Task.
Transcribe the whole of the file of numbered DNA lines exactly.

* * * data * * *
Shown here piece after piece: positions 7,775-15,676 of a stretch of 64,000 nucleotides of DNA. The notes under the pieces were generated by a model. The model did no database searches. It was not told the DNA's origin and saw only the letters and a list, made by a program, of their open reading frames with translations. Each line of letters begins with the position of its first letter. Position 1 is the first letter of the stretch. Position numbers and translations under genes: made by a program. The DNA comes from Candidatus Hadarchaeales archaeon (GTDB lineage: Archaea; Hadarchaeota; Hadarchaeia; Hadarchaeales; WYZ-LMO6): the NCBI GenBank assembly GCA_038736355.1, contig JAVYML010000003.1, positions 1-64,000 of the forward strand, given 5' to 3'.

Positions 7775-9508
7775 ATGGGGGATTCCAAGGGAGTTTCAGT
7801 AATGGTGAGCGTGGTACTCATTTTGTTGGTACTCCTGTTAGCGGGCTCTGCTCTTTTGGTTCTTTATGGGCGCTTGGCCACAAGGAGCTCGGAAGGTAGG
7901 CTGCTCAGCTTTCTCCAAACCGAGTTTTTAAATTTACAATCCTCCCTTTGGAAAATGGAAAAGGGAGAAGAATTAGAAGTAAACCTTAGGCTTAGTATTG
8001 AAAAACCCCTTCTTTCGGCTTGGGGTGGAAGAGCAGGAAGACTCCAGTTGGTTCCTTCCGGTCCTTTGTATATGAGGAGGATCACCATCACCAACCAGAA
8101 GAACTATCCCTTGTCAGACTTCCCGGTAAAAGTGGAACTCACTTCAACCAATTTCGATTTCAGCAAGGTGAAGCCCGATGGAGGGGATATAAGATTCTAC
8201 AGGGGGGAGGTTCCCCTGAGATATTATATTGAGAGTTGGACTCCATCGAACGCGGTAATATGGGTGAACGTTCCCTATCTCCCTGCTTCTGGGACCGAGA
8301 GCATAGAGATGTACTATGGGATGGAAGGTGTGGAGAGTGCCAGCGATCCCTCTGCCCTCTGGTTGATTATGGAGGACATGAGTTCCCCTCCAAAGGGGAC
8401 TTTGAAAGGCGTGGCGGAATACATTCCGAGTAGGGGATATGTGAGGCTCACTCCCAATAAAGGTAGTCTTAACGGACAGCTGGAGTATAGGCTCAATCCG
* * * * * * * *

Shown here piece after piece: positions 7,775-15,676 of a stretch of 64,000 nucleotides of DNA. The notes under the pieces were generated by a model. The model did no database searches. It was not told the DNA's origin and saw only the letters and a list, made by a program, of their open reading frames with translations. Each line of letters begins with the position of its first letter. Position 1 is the first letter of the stretch. Position numbers and translations under genes: made by a program. The DNA comes from Candidatus Hadarchaeales archaeon (GTDB lineage: Archaea; Hadarchaeota; Hadarchaeia; Hadarchaeales; WYZ-LMO6): the NCBI GenBank assembly GCA_038736355.1, contig JAVYML010000003.1, positions 1-64,000 of the forward strand, given 5' to 3'.

Positions 7775-9508
7775 ATGGGGGATTCCAAGGGAGTTTCAGT
7801 AATGGTGAGCGTGGTACTCATTTTGTTGGTACTCCTGTTAGCGGGCTCTGCTCTTTTGGTTCTTTATGGGCGCTTGGCCACAAGGAGCTCGGAAGGTAGG
7901 CTGCTCAGCTTTCTCCAAACCGAGTTTTTAAATTTACAATCCTCCCTTTGGAAAATGGAAAAGGGAGAAGAATTAGAAGTAAACCTTAGGCTTAGTATTG
8001 AAAAACCCCTTCTTTCGGCTTGGGGTGGAAGAGCAGGAAGACTCCAGTTGGTTCCTTCCGGTCCTTTGTATATGAGGAGGATCACCATCACCAACCAGAA
8101 GAACTATCCCTTGTCAGACTTCCCGGTAAAAGTGGAACTCACTTCAACCAATTTCGATTTCAGCAAGGTGAAGCCCGATGGAGGGGATATAAGATTCTAC
8201 AGGGGGGAGGTTCCCCTGAGATATTATATTGAGAGTTGGACTCCATCGAACGCGGTAATATGGGTGAACGTTCCCTATCTCCCTGCTTCTGGGACCGAGA
8301 GCATAGAGATGTACTATGGGATGGAAGGTGTGGAGAGTGCCAGCGATCCCTCTGCCCTCTGGTTGATTATGGAGGACATGAGTTCCCCTCCAAAGGGGAC
8401 TTTGAAAGGCGTGGCGGAATACATTCCGAGTAGGGGATATGTGAGGCTCACTCCCAATAAAGGTAGTCTTAACGGACAGCTGGAGTATAGGCTCAATCCG